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Investigating the Role of Adenylate Kinase 2 in Multiple Myeloma

Amin Sobh

Amin Sobh


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Our impact in Myeloma research

University of Florida

Project Term: October 1, 2021 - September 30, 2024

The goal of my research is to characterize the role of the cellular metabolic regulator AK2 in multiple myeloma (MM) pathogenesis and therapy resistance. A series of molecular, biochemical, and functional assays will be performed using laboratory models to define the basis of MM cell dependence on AK2 and elucidate its role in MM progression and drug resistance. This work will highlight novel metabolic vulnerabilities in MM that can be targeted to further enhance therapeutic outcomes.

Lay Abstract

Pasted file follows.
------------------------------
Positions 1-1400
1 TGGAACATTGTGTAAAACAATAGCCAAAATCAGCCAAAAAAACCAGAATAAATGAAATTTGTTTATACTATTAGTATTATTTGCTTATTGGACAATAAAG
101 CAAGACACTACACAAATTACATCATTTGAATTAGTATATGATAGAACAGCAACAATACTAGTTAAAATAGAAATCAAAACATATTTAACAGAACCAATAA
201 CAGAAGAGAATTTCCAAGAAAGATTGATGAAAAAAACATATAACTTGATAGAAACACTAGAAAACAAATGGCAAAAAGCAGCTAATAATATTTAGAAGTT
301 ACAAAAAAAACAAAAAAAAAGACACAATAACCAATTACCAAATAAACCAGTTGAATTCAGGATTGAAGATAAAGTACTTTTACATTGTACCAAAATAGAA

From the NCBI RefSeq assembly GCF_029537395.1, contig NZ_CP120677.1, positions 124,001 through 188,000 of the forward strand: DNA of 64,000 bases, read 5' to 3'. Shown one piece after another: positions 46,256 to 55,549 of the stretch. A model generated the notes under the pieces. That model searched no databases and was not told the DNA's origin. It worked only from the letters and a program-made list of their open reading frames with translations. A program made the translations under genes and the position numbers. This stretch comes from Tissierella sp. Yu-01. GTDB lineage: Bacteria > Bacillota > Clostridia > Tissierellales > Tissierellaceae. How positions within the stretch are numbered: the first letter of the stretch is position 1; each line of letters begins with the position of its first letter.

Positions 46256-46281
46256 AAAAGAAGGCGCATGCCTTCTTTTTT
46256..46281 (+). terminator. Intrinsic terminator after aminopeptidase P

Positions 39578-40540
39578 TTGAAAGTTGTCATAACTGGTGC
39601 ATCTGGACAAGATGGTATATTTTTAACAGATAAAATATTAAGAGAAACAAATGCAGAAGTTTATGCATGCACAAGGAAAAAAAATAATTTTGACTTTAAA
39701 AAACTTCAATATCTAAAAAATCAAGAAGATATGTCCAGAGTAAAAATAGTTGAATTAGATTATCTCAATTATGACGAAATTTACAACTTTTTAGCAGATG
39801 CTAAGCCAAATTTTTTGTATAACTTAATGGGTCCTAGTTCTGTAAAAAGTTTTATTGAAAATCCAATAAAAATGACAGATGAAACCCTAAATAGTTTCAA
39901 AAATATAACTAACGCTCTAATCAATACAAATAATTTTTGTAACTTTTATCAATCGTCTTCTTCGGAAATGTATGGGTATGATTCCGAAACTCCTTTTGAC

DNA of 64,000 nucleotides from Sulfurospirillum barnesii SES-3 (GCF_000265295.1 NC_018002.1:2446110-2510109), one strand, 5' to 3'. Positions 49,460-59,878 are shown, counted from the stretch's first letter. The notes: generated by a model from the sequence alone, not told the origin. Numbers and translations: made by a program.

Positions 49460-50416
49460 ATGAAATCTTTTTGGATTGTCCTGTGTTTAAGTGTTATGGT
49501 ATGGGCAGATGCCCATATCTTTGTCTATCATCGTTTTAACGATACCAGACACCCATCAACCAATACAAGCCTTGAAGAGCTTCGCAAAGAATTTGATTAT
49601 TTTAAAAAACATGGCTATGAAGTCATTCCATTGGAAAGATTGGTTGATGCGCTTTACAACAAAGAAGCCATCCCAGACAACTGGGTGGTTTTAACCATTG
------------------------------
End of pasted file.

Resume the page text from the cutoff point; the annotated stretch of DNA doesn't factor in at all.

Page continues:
Multiple myeloma (MM) is the second most common blood cancer. It arises from plasma cells, the bone marrow cells that produce antibodies to fight infections. Different subtypes of MM are driven by diverse genetic abnormalities and are associated with varying patient survival rates. A cellular protein called NSD2 that is known to chemically modify chromatin, the DNA-protein complex containing genetic information, can drive MM development when overproduced. Overproduction of NSD2 is found in 15% of MM patients and is associated with poor patient survival. Identification of cellular vulnerabilities that are specific to MM in general, or to particular subtypes of this disease, is important for developing novel therapies. My previous research revealed that survival of MM cells, especially those over producing NSD2, is selectively dependent on a cellular enzyme called adenylate kinase 2 (AK2). This finding suggests that inhibiting the function of AK2 can be used to treat MM. I am now proposing a series of experiments to understand why MM cells with high NSD2 levels are more susceptible to AK2 disruption. I further propose to thoroughly investigate the function of AK2 in cultured MM cells as well as MM mouse models and to elucidate, at the molecular level, why AK2 is essential for MM cell survival. Finally, I will investigate the role of AK2 in resistance to existing MM therapies using laboratory models with the aim of finding strategies to reverse such resistance. To achieve these goals, I will use state-of-the-art molecular biology tools such as “CRISPR” gene-editing, cytometry, proteomic, metabolomic, and gene expression profiling as well as next-generation DNA sequencing. Based on what is known about AK2 and my preliminary studies, I anticipate that MM cells rely on AK2 to maintain the balance of nucleotides, the building blocks of DNA, in MM cells. Also, AK2 could be required to lower cellular stress originating from increased antibody production, a characteristic feature of MM cells. Given the limited treatment options and high relapse rates of MM patients, especially those with high NSD2 levels, this research may have important clinical implications.

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